Paths to Justice: What People Do and Think about Going to Law

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Hart, 1999 - Law - 382 pages
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This book presents the results of the largest survey of public attitudes towards the civil justice system ever conducted by either an independent party or government agency. This survey explored the behaviour of the public in dealing with potential legal disputes and problems,as well as potential plaintiffs or potential defendants. It identified the strategies adopted by those involved in potentially justiciable events to resolve or conclude the matter, use of courts and ADR; and the factors that propel litigants towards the legal system. Of vital importance in policy formation, it also identified structural factors, such as costs and procedures, or lack of knowledge, which prevent access to the legal system where it is desired. The survey further assessed the effect of this lack of access to the formal legal system of individuals.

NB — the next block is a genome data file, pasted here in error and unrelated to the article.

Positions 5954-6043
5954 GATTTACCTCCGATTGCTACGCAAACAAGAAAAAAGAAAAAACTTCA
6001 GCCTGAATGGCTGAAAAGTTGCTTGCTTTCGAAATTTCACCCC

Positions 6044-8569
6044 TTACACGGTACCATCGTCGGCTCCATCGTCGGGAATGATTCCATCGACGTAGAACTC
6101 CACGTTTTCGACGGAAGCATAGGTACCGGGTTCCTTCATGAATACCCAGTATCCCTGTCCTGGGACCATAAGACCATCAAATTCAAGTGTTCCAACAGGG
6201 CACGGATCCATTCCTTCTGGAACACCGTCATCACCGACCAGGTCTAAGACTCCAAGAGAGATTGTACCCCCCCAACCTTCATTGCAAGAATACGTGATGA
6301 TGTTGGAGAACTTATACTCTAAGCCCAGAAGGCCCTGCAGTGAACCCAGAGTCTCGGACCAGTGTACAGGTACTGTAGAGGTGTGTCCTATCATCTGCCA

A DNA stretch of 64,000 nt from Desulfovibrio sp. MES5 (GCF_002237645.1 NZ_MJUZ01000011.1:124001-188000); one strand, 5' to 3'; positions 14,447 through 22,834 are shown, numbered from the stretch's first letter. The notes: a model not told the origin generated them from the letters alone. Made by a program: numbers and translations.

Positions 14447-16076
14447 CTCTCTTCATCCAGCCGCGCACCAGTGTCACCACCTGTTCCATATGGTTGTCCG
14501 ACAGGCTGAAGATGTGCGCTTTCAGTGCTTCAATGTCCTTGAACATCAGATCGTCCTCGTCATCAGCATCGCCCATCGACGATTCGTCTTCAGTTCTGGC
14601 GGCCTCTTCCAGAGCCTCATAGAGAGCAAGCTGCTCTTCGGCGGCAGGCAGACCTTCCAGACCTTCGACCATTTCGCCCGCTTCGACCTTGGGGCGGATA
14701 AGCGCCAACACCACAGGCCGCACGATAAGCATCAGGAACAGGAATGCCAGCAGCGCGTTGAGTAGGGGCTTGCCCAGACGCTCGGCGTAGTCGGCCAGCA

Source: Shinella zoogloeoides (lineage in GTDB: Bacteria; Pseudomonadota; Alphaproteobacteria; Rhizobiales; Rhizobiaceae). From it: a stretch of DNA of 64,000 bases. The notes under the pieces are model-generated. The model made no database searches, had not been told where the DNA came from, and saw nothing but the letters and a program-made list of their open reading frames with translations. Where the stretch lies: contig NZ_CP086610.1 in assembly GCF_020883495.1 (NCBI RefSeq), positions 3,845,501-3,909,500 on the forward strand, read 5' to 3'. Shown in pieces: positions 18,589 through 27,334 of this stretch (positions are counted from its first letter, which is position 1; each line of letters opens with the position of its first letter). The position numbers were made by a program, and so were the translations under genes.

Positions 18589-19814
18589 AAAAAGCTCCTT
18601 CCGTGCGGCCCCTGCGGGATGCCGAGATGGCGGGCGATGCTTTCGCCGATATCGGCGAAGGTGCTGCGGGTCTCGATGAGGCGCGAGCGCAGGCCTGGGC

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Contents

Introduction
1
The Landscape of Justiciable Problems
21
Strategies for Resolving Justiciable Problems
67
Copyright

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About the author (1999)

Hazel Genn,CBE, FBA, is Professor of Socio-Legal Studies at University College, London.

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